(Source Photo: Andy Blumenthal)

Innovation Echtzing and Krechtzing

Make_a_difference

It used to be that either you were innovative or not.

Either you came up with out of the box thinking, new paradigms for doing things, cool new designs, and products and services using the latest and greatest technology–or you would eventually be dead in the marketplace and life.

Now as things seem to slow down a little on the innovators front–we’re echtzing and krechtzing (hemming and hawing) about what is innovation anyway?

The Wall Street Journal (5 October 2012) wrote about “The Innovator’s Enigma”–asking whether incremental innovation is real innovation.

For example, when P&G took the sleepy, drowsy part of the medication of NyQuil and made it into it’s own medicine called ZzzQuil–was that innovative or just “incremental, derivative.”

The article notes that big periods of explosive upheavals in innovation are often followed by “period of consolidation and then by valuable incremental innovation involving the same product.”

It’s almost like a lets face it–you can’t have the equivalent of the iPhone created every day–or can you?

When after the iPhone, people now ask for an iFighter (WSJ, 24 July 2012) and the real iRobot (like envisioned in the movie with Will Smith)–aren’t we talking about applying real breakthrough innovation to every facet of our lives?

With Apple coming forward with the integration model of innovation bringing together hardware and software –the bar has been raised on the expectation for innovation not just being functionally excellent, but design cool. Now, Fast Company states (October 2012), “good design is good business”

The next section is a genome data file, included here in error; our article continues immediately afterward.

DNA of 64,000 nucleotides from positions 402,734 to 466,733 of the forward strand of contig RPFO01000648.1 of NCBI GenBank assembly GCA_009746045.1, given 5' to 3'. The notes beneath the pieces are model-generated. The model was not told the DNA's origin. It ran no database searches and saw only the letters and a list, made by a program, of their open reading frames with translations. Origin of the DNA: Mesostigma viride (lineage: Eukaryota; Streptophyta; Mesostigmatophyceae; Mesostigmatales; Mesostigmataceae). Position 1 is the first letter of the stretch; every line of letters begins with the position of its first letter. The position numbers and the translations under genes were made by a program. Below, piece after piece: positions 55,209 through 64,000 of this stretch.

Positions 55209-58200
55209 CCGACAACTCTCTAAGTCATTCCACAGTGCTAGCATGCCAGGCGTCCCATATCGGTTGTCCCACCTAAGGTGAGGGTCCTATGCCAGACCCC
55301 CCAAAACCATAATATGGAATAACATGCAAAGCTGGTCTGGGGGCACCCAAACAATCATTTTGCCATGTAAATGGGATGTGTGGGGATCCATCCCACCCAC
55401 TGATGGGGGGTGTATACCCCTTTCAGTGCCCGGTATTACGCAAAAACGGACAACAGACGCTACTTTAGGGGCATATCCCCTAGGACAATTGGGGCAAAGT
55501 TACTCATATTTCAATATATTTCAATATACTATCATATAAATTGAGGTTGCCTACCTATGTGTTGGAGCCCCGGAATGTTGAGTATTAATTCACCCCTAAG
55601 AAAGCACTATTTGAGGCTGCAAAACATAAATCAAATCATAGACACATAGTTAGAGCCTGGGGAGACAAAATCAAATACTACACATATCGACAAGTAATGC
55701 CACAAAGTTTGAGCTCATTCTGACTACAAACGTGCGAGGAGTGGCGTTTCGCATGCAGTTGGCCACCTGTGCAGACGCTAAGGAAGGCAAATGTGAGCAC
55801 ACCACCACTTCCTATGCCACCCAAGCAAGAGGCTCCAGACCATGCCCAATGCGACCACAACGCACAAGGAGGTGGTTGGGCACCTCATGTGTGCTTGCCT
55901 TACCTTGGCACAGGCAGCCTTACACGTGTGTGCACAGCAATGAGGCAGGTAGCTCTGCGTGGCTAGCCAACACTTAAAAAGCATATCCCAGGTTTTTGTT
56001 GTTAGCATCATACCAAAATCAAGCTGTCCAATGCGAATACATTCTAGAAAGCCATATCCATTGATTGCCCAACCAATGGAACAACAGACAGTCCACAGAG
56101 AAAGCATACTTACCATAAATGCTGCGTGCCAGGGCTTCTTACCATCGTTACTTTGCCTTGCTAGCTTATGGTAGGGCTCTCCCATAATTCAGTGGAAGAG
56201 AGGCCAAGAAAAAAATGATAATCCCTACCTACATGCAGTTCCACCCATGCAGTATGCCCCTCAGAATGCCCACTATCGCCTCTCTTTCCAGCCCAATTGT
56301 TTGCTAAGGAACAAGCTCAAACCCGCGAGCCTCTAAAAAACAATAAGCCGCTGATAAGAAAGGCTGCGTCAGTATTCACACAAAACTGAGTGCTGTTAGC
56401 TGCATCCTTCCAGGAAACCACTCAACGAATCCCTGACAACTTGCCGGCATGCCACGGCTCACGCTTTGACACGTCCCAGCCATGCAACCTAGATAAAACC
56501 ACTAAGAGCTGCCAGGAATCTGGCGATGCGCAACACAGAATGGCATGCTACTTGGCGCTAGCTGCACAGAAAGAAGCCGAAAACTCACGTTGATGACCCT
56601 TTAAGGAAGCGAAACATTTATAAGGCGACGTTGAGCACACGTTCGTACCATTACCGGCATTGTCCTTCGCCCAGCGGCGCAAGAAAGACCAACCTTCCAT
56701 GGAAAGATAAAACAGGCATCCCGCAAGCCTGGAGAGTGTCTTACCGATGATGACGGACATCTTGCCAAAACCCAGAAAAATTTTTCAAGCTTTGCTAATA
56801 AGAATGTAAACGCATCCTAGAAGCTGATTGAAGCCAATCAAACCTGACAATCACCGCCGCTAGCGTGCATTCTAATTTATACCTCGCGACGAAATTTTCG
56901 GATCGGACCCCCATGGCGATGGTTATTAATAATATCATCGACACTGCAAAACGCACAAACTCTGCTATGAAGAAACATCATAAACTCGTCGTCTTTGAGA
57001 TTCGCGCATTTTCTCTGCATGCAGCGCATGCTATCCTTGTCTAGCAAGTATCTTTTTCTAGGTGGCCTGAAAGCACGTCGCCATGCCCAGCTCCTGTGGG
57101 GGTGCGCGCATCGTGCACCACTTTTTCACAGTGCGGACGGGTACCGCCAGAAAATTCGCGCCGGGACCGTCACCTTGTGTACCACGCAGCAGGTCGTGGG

But even then innovation is questioned as to its real meaning and impact with Bloomberg BusinessWeek (2 August 2012) stating that “it’s easier to copy than to innovate” and “being inspired by a good product and seeking to make even better products is called competition.”

Here’s another from Harvard Business Review (April 2012) called “Celebrate Innovation, No Matter Where It Occurs” that calls out “adjacencies” as bona fide innovation too, where an adjacency is exploiting “related and nearby opportunities.” since inventions are often so large that “inventor’s can’t exploit them alone” and there are associated opportunities for other (think of new cool iPhone cases for the new cool iPhone).

One more thing I learned recently is that innovation isn’t just the great new product or service offering, but how you use it.

With Newsweek (17 September 2012), calling into question the iPhone’s “awkward invasion of the lavatory” with “not just phones, but tablets and e-readers and even our laptops” replacing the good ‘ol Reader’s Digest in the bathrooms around the world, then things have truly changed deep culturally and not just superficially technologically.